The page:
ImageWe are getting a bit obsessed about pH levels at Skin Shop. It all started with the creation of a new intimate range for feminine hygiene and has spiralled from there.

PH for those who were asleep in chemistry is a measure of acidity of any given thing. The range goes from 1 to 14. 1 is super acidic, 14 is super alkali and 7 is pH neutral. Water is generally seen as being neutral at around 7. I always thought that the skin was around 7. But I was wrong. Scientists used to think that the skin was around 5.5. But they were wrong as well.


The pH of skin is actually more acidic than we realised. Researchers have found that putting water on your skin or creams, ointments, sun lotions and just generally living pushes your skin pH higher than it should be. They give the example of water. It is meant to be pH 7. But out of the tap is actually more like 8. Putting something with a high pH on your skin will push its pH up. This is bad for skin and good for bad bacteria. One of the reasons the skin has a low acidic pH is to make the skin less attractive to bad bacteria. Basically good bacteria doesn’t mind a bit of acidity whereas bad bacteria prefers it a little bit more pH neutral. The skins natural antimicrobial secretions were better when the skin is more acidic.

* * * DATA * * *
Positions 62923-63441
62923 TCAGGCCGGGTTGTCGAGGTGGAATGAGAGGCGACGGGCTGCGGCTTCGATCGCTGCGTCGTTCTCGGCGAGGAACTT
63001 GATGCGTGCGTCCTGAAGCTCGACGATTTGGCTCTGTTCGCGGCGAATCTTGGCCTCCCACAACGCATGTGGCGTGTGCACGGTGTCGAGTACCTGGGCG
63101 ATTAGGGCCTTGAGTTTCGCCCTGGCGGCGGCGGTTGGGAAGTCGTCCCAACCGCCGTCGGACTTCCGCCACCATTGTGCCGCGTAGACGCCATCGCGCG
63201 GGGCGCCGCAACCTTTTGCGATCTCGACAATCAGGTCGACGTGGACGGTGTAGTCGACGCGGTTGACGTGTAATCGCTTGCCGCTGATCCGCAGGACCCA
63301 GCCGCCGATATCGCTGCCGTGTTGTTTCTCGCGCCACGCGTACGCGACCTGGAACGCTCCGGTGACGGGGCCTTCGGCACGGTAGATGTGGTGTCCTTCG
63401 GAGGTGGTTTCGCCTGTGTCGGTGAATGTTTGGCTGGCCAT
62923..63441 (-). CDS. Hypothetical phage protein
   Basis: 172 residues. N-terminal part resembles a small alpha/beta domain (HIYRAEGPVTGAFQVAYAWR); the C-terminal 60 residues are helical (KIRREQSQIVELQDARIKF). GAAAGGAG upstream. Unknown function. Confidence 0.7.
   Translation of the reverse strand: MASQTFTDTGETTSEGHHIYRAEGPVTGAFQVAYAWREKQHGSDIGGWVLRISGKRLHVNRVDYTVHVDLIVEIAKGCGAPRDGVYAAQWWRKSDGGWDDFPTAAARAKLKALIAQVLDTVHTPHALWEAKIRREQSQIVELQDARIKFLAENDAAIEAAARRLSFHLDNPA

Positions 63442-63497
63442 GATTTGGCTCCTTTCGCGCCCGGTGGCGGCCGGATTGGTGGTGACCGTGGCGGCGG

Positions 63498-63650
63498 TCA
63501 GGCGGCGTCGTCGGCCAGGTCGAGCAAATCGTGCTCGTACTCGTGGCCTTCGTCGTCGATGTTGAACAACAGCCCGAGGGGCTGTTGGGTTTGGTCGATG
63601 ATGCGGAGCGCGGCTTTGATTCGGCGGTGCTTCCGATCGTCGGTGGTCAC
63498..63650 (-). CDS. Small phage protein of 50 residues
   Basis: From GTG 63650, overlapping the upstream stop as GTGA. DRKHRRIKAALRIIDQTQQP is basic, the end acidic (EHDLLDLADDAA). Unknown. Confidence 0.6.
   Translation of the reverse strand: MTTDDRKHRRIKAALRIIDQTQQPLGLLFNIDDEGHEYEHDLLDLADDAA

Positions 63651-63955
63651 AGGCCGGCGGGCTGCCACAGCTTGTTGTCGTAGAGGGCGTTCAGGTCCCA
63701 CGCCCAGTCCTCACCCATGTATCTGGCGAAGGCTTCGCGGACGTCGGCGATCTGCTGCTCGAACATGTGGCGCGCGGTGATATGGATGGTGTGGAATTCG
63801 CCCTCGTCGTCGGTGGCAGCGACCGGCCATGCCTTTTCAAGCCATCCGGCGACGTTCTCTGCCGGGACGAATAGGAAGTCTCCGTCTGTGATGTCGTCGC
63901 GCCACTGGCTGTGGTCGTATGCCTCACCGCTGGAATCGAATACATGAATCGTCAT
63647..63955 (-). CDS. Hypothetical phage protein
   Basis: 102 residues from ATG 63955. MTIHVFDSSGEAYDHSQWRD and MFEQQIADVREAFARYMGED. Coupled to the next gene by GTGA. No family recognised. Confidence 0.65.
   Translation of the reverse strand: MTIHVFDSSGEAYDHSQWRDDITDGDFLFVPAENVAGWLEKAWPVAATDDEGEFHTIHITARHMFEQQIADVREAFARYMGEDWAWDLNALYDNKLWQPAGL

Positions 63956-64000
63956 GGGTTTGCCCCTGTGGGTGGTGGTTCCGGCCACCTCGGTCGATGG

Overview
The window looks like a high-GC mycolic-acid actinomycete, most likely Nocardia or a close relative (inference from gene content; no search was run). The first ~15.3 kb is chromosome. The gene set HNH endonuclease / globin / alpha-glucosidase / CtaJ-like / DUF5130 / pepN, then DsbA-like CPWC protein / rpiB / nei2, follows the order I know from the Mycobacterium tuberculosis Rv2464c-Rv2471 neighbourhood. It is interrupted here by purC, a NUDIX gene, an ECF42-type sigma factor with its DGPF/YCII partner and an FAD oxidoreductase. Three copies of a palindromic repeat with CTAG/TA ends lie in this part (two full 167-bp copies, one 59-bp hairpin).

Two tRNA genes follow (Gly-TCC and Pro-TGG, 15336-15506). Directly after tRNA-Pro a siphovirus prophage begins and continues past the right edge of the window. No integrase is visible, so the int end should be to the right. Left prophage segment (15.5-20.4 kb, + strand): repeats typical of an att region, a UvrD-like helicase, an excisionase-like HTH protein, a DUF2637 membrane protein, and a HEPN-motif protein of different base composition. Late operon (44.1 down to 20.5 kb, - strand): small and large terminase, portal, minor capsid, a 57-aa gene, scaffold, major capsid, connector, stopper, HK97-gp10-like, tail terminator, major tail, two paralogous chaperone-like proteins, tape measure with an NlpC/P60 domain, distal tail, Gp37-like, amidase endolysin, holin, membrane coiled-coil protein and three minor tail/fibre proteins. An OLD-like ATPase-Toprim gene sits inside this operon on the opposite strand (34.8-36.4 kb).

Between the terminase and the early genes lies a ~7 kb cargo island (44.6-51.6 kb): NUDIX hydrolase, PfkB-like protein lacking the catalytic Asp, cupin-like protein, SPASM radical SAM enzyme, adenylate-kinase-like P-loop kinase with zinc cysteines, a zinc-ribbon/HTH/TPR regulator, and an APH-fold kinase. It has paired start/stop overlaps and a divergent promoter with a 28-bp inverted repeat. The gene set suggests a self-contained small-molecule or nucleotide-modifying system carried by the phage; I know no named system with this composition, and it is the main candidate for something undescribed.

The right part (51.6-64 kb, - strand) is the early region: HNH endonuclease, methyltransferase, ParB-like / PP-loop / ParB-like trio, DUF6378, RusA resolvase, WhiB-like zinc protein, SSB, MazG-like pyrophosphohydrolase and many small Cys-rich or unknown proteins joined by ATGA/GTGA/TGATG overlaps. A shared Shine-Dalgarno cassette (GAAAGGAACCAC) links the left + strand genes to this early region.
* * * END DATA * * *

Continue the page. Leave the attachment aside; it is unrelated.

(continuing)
The scientists found that the skin in a natural healthy state has a lower pH than previously thought. They found that natural healthy skin has a pH of 4.7. So when Skin Shop formulates products for the skin this is the pH we want.

The vagina is even more acidic. A healthy vagina has a pH of between 3.5 and 4.5.  If the pH rises above 4.5 it’s seen as a sign of problem.

The vagina, like the skin, is often having it’s pH pushed up. Water will increase the pH. Creams, washes and lubricants with higher pH than 4.5 will increase it. But also blood from menstruation and sperm both have a pH  above 7 and will push up the pH. This is why women can have more problems with vaginal health during their periods or with more sex.

Ironically sperm like the vagina more alkali. They don’t swim well in the normal acidity.